If you’ve read any of our past blogs, you know that achieving a healthy weight is not as simple as eating less and exercising more. We’ve discussed how hormone imbalances play a role in weight gain. We’ve also covered the importance of getting enough sleep and how it affects a person’s weight. And, we’ve shed light on the complex topic of how genetics and DNA affect weight. As research on obesity and weight continues to evolve, experts have uncovered yet another factor that could be helping or hindering your weight-loss efforts: your gut health.
The digestive system — your gut — is home to billions of “good” bacteria that play a role in breaking down food, fighting off invaders, and absorbing nutrients. But, the gut also hosts “bad” bacteria that can cause health problems if they grow out of control.
When the bad bacteria start to outnumber the good bacteria, you have a gut imbalance. Some obvious symptoms of an imbalance include constipation, diarrhea, and allergies, but even seemingly unrelated issues such as anxiety and depression may be linked to poor gut health.
While experts have known for years that these good bacteria are important to health, it’s only recently that they’ve realized that a healthy gut plays a role in fighting one of the biggest health problems facing our country today: obesity.
It’s not just speculation that the bacteria in the gut are linked to a person’s weight. Recent studies have shown this to be true.
People who are obese have different bacteria colonies than those who are not. One study found that people who were at a healthy weight had more strains of friendly bacteria in their guts than those who were overweight.
Another study found that certain gut bacteria could make a person more likely to gain weight after dieting.
Perhaps even more astounding is a study that took gut bacteria from both lean and overweight people and transplanted them into mice. The mice who received the bacteria from the overweight people gained weight, and the mice who were given bacteria from lean people did not. This study suggests that gut bacteria may be governing a person’s weight, and transferring the bacteria also transfers the tendency toward weight gain.
Anyone who has ever tried to lose weight knows that appetite plays a huge role in whether a diet will be successful. But what kind of control do we have over our appetite? Some people seem to have naturally smaller appetites, and they just eat less without really thinking about it. Others may get hungry more often and eat more at their meals. Unfortunately, many people have been led to believe that it’s simply a matter of willpower or that some people just know — or don’t know — when to stop eating.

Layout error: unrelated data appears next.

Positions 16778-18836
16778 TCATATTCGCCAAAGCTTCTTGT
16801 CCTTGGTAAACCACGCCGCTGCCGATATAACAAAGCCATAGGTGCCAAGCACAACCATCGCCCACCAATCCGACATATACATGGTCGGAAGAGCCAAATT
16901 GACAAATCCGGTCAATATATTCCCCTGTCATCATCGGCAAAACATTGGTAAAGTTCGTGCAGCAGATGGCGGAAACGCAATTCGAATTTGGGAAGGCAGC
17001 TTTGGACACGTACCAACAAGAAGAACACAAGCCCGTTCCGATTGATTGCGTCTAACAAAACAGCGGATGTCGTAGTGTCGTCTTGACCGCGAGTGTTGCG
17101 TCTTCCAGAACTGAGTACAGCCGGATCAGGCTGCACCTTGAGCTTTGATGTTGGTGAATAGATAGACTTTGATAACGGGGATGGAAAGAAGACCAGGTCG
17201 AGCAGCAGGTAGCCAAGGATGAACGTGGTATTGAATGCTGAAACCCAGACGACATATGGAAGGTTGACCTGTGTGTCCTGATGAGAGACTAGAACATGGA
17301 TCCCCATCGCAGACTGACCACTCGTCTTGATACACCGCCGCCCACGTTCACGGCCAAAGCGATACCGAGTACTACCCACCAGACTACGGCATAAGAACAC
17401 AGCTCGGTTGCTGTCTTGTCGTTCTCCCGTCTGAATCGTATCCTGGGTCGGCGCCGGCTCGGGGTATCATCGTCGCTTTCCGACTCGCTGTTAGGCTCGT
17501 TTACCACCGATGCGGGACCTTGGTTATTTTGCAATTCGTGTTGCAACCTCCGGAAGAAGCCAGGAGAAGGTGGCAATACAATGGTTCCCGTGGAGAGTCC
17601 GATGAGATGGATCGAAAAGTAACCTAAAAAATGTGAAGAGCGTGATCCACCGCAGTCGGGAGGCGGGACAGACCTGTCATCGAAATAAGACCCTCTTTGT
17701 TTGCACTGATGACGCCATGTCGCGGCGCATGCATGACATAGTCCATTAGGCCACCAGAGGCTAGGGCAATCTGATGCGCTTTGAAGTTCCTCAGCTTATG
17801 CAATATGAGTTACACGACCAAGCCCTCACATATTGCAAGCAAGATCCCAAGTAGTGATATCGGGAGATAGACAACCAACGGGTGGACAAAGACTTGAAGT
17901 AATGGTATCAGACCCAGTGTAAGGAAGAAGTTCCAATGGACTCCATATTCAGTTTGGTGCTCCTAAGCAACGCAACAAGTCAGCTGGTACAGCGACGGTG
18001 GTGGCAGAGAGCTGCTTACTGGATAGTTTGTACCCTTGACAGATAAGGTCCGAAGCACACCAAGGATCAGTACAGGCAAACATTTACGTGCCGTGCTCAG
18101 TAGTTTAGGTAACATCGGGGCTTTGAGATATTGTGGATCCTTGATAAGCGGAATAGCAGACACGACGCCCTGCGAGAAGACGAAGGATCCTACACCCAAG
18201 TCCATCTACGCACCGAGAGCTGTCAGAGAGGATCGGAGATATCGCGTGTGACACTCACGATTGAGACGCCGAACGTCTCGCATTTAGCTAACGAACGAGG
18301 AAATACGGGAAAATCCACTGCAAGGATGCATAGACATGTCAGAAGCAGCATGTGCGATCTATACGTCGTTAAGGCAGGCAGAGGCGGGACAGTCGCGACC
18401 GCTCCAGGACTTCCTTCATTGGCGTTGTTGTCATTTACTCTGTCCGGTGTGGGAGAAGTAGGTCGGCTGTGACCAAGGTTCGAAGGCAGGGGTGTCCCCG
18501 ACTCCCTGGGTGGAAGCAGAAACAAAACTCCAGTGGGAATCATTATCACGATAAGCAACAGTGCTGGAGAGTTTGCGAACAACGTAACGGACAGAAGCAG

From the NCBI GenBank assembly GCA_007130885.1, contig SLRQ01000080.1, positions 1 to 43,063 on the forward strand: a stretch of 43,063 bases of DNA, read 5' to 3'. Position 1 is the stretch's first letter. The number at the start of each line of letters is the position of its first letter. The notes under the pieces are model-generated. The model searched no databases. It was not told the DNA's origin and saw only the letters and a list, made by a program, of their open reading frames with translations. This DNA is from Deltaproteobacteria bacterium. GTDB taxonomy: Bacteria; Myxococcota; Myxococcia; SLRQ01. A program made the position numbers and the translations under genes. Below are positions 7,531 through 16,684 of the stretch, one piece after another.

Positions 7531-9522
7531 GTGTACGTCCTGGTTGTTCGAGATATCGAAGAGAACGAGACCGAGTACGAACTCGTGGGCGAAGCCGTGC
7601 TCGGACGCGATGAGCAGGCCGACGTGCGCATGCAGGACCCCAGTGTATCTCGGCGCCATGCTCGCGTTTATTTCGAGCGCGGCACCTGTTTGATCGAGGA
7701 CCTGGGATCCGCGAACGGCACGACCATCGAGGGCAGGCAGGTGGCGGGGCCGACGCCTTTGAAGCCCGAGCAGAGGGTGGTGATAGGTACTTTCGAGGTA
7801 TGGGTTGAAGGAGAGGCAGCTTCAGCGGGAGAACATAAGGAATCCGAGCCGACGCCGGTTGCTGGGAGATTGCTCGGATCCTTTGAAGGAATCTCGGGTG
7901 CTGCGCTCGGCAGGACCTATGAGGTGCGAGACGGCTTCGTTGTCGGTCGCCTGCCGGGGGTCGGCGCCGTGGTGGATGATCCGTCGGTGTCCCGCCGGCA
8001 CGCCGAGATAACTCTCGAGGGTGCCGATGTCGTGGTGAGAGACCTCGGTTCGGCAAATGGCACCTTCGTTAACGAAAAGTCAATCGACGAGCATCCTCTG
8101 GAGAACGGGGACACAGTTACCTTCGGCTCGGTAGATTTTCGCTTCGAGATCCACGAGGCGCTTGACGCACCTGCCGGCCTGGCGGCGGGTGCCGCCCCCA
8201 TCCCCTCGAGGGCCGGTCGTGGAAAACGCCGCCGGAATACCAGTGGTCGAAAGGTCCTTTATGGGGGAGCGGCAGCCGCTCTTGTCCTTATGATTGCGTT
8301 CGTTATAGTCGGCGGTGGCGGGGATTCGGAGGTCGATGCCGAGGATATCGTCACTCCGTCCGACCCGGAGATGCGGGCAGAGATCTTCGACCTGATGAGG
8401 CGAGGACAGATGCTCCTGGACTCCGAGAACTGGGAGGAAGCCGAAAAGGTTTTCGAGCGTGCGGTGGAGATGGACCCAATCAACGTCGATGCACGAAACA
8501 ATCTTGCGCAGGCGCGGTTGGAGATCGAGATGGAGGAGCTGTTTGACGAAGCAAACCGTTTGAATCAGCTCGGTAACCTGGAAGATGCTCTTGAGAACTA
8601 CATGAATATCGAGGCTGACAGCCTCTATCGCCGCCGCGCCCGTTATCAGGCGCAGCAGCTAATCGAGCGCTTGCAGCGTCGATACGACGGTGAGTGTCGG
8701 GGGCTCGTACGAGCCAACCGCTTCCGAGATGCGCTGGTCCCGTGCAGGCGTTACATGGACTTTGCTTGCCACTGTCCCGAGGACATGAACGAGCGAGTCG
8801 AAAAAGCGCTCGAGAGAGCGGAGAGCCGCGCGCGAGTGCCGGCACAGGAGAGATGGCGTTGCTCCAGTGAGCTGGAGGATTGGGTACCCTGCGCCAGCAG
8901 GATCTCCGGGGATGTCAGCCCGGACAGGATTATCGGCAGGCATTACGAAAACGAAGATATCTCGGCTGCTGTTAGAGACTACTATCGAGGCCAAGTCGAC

Science proves this unhelpful advice wrong. Experts know that appetite is a highly complex process, involving hormones, brain signals, genetic variants, and yes, gut bacteria.
Recent studies show that the bacteria in the gut can help control appetite. In fact, your gut bacteria may directly activate pathways that tell your brain how hungry or full you are.
Conversely, the wrong kind of gut bacteria can interfere with mechanisms that regulate appetite in the brain and the gut. This may lead to weight imbalances such as obesity, eating disorders, or even malnutrition.
As experts continue to uncover ways that gut bacteria affect our weight and overall health, you may be wondering just how you can find this balance for yourself. Fortunately, it’s not as difficult as many people think.
Probiotics are “friendly” bacteria that can help keep the gut in balance. These good bacteria can help crowd out the bad ones, making the gut a healthier environment. One study found that probiotics helped regulate the hormone ghrelin. Ghrelin is called the hunger hormone, and high levels have been implicated in obesity. Not only does it stimulate appetite, but it may even encourage the body to store more fat.
You may have already heard of probiotic supplements, which are widely available in stores. But don’t choose just any supplement. You need to choose a high-quality probiotic supplement with the right types of bacteria in the right amounts to support optimal health.
While many foods contain natural probiotics, such as yogurt, the quality of the food — and bacteria they contain — varies widely. Avoid high-sugar yogurts that offer little to no nutrition. Instead, eat naturally fermented foods such as tempeh, miso, kefir, and kombucha to get a probiotic boost.
Don’t confuse prebiotics with probiotics. Probiotics are living bacteria that you add directly to the gut with supplements or fermented foods. But prebiotics are the non-digestible part of foods, and they provide nutrients for the friendly bacteria you already have. Prebiotics are a type of fiber – and all types of fiber are good for the gut.
Eating a diet high in prebiotic foods can help keep your gut bacteria in balance and offer a number of other inflammation-fighting nutrients. In fact, experts believe that prebiotics do play a role in appetite and proper absorption of food, making them a key player in attaining a healthy weight. Most fruits and vegetables contain some prebiotics, so eating a diet high in plant-based foods is a good place to start. Some of the foods highest in prebiotics include apples, flaxseeds, garlic, onions, and leafy greens.
Don’t forget about adding in other high-fiber foods like beans, nuts, cruciferous vegetables, and berries. If it’s a natural plant food, it’s probably good for your gut and offers a number of vitamins and minerals too.
Overwhelmed by all the information about gut health and weight loss? You don’t have to go it alone. Garcia Weight Loss offers personalized weight-loss programs designed to address the underlying factors that can interfere with weight loss and other health goals, including gut imbalances. Contact us today for your no-cost consultation!